In a post last week, I outlined why I am against negotiating your rates with clients. But there are many other terms you may want to negotiate before agreeing to work with a client – payment dates, the project deadline, specific deliverables and milestones, ownership of the work, transfer of files and project data, etc. This is why it’s vital to have a solid understanding of negotiation and be able to make it work for you when it comes time to discuss the individual terms of the relationship.
Here are 5 tips that will help you maximize your negotiations with a client and create a situation where you both leave the table satisfied, ready to get to work and excited about the relationship.
Know Your Walk-Away Point
Before starting any negotiations, take time to make a list of the least desirable, but tolerable terms that you’d be willing to accept. Keep the list in front of you and be ready to let the opportunity go if the terms the client wants hit below your walk-away point.
Ditch the Win-or-Lose Mindset
If you think of the negotiation as a challenge you either win by getting what you want or lose if the client gets what he or she wants, it probably won’t be a successful negotiation, or successful working relationship for that matter. Instead of focusing on what you want and trying to convince the client to give it to you, consider what the client wants, too, and aim to work toward a compromise.
Don’t Take It Personally
In a negotiation, it can be difficult not to let your emotions get the best of you. For example, say the client is asking for a two-week turnaround on a project you would normally need four weeks to complete. You may think, “He is ridiculous! He wouldn’t make this kind of demand on someone else. It’s just because I am young/female/a part-time freelancer/etc.”
Instead, keep in mind that the client probably has certain reasons for making the two-week request. Find out why he needs the work done so quickly, whether the timeline is negotiable, and if he is willing to pay more for the accelerated turnaround.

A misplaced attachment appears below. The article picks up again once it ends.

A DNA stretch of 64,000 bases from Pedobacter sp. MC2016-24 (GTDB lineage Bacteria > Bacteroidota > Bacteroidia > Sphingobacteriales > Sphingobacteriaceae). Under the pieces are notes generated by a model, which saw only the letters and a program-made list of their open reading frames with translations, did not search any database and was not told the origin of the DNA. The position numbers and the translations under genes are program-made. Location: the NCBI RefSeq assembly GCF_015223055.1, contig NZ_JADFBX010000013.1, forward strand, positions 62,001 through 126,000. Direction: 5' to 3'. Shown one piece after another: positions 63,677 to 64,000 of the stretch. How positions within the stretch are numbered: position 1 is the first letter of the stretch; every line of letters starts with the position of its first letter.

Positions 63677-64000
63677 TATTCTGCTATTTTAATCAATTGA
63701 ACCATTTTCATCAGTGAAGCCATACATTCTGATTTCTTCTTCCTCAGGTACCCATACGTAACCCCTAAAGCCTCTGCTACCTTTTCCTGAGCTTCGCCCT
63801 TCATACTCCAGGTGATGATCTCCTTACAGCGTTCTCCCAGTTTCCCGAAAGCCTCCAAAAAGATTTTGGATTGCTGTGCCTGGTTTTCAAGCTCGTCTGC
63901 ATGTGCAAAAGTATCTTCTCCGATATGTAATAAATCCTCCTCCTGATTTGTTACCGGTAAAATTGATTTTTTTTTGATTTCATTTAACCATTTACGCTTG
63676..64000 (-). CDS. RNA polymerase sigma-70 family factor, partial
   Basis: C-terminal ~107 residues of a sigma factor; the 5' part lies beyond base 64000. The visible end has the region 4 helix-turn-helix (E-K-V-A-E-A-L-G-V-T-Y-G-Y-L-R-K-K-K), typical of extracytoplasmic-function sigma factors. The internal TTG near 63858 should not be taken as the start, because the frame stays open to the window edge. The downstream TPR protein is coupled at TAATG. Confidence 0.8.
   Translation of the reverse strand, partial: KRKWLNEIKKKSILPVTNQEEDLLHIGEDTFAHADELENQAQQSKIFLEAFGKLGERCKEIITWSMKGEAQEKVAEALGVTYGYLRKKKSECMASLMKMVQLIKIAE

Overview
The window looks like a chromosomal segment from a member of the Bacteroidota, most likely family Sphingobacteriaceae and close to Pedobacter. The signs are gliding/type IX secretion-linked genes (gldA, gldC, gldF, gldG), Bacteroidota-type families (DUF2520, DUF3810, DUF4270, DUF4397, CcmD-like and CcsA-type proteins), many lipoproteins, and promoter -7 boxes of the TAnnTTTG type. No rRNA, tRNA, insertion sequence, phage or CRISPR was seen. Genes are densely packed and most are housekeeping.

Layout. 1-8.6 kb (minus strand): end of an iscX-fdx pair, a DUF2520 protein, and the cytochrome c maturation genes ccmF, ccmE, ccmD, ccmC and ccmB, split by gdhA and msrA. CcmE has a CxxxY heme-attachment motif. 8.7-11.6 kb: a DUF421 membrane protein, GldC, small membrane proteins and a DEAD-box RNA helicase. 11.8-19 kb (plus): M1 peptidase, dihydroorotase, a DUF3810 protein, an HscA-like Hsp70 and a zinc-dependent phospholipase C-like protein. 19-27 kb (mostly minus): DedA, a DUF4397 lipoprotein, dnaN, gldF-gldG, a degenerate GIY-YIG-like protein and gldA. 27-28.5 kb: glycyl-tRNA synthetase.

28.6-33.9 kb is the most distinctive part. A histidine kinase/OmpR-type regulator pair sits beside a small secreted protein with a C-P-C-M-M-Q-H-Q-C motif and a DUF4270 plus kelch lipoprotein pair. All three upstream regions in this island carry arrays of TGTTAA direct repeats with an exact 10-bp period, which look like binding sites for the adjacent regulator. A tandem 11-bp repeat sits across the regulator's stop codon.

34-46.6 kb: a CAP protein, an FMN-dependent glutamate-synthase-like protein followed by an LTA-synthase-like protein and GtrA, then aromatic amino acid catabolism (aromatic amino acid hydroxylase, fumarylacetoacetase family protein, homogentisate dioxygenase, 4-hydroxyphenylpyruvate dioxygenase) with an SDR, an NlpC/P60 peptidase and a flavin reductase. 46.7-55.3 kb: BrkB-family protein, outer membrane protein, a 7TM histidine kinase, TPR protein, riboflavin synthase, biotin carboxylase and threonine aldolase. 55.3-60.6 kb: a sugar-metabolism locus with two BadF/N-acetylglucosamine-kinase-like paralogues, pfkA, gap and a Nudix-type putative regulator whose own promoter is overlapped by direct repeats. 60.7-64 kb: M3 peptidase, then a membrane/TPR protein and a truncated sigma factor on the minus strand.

Take Time to Educate
Many times, the client won’t know that certain projects typically take a certain amount of time, that you have policies for payment and deliverables, and other preferences you have for your work. Instead of laying out your demands and telling the client to take it or leave it, explain why you want those terms, the process for how you will do the work, and how it will help the working relationship and essentially produce a better result for the client.
I can’t say enough how important it is to listen to the other party in a negotiation. You can be as prepared as possible by knowing your walk-away point and being ready to help the client understand your perspective, but the negotiation is dead if you’re not listening to (and actually hearing) what the client is saying. If you’re not willing to listen and modify your terms in order to reach a mutually acceptable end result, you are not willing to negotiate and should probably just call it quits.
If you incorporate these tips into your negotiations, you will present a more professional and experienced image, and it’s very likely you will be able to develop more satisfying relationships and get more from your work. Just keep in mind that every client is not going to be a good client for you, and if the negotiations reach a certain point, it’s OK to walk away and get ready for the next client.
What do you negotiate with clients? How do you ensure your negotiations are successful?
Image credit: Ronit Geller